I am certain there will have been improvements. I don’t doubt the sincerity of Obama’s motives and intentions. In an objective analysis I’m sure it will be demonstrable that he has made things, in a limited way, better, and that the people feeling betrayed will be wrong to feel that way. But, precisely because expectations and optimism have surged so high, anything short of perfection will seem like a disappointment. Since President Obama will have – inevitably, unavoidably – fallen short of perfection, the feelings of betrayal will be real, however misplaced they might be.
It’s at this point that the danger I mentioned crops up. The ‘new voters’ will almost certainly turn away in disgust from politics and politicians. Traditional floating voters will float back the other way (they tend to anyway – it’s why American politics is so predictably cyclical), and the Republicans will come surging back into power. America (and the world) might get lucky. A period of time out of office, and so clear a shift to the Democrats amongst the electorate, might mean the end of the Atwater ascendancy within the Republican party. The new-found inability of christian conservatives to dominate the Republican presidential nominations might continue.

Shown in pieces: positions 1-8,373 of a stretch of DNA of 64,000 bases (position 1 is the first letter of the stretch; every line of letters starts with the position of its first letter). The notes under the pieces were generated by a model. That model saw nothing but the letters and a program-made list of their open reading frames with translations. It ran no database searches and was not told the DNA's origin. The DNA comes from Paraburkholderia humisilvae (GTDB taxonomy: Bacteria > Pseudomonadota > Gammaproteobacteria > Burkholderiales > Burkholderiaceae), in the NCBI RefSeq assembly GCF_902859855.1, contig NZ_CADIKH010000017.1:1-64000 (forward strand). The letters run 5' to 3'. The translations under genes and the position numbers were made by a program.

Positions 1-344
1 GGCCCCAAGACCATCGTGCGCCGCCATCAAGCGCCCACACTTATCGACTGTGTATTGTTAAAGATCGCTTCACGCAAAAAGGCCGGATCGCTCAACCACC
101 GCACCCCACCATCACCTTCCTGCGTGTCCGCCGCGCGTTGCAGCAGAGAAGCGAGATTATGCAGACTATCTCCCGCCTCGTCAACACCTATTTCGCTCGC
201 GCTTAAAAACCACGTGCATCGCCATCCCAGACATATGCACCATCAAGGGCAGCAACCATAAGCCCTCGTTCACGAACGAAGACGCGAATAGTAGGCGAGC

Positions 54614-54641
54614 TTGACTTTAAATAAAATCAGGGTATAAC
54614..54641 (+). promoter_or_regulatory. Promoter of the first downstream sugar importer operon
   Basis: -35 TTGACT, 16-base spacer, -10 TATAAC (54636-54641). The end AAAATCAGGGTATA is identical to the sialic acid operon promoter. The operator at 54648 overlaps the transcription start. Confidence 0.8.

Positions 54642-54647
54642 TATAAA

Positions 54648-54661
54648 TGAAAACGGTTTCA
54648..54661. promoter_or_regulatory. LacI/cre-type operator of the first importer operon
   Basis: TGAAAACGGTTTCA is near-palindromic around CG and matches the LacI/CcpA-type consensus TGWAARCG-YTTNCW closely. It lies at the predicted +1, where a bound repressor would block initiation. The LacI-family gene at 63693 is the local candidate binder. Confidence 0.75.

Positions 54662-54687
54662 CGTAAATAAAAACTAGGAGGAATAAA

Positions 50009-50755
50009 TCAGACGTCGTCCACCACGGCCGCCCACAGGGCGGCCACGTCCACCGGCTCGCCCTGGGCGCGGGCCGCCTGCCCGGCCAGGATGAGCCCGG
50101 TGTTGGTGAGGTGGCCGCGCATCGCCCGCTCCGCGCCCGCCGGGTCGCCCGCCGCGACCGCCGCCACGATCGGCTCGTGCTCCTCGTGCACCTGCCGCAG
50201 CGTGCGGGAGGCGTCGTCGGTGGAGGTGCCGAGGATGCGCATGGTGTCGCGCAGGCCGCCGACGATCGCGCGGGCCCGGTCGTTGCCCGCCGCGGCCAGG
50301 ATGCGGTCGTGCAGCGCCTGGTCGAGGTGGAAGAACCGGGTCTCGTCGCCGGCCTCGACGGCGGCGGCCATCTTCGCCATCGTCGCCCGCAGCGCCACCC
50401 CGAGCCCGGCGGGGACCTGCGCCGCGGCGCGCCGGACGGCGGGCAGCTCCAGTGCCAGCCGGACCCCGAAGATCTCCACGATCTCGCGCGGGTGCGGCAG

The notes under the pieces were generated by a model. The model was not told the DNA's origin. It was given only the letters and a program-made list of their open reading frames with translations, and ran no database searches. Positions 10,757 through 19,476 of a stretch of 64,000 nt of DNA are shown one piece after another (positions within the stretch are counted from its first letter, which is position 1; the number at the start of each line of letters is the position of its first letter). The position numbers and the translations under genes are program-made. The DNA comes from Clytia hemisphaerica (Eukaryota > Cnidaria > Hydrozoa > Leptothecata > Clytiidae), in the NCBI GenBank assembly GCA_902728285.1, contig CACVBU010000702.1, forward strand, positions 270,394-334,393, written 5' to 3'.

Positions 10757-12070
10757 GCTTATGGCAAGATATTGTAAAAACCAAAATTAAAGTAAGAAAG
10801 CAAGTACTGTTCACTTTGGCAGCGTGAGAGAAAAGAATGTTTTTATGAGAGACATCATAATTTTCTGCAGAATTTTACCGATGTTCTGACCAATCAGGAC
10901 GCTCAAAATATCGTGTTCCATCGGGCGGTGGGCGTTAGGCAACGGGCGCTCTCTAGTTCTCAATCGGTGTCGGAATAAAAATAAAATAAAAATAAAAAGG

But it’s highly unlikely that any flavour of Republican will continue the progressive agenda President-Elect Obama seems likely to pursue. Almost certainly, most of the progress that will have been made will be rolled back. Previously disenfranchised African-American voters will be disenfranchised all over again, and their priorities and concerns will be neglected by both major parties (although both will continue to pay lip-service to them, as they did before the 2008 campaign). The immediate cause of this will be clear – what party could realistically be expected to campaign on the concerns of a section of the electorate who are unlikely to vote in big enough numbers to affect the result? The long-term cause, though, will be the unrealistic expectations and unsustainable optimism that was encouraged by the Obama campaign.
I don’t really know what the alternative is. It’s hard to imagine any party or candidate campaigning on a platform of making things, at best, just a little bit better. It would be hard to imagine them having any kind of success if they did, especially in America. But I also don’t think there’s any escaping from the fact that by promising ‘we can change America’, not ‘we can change America, a little bit at a time’, there’s a real danger that Barack Obama has set in place the conditions for a crushing disappointment for himself, his supporters, and his country.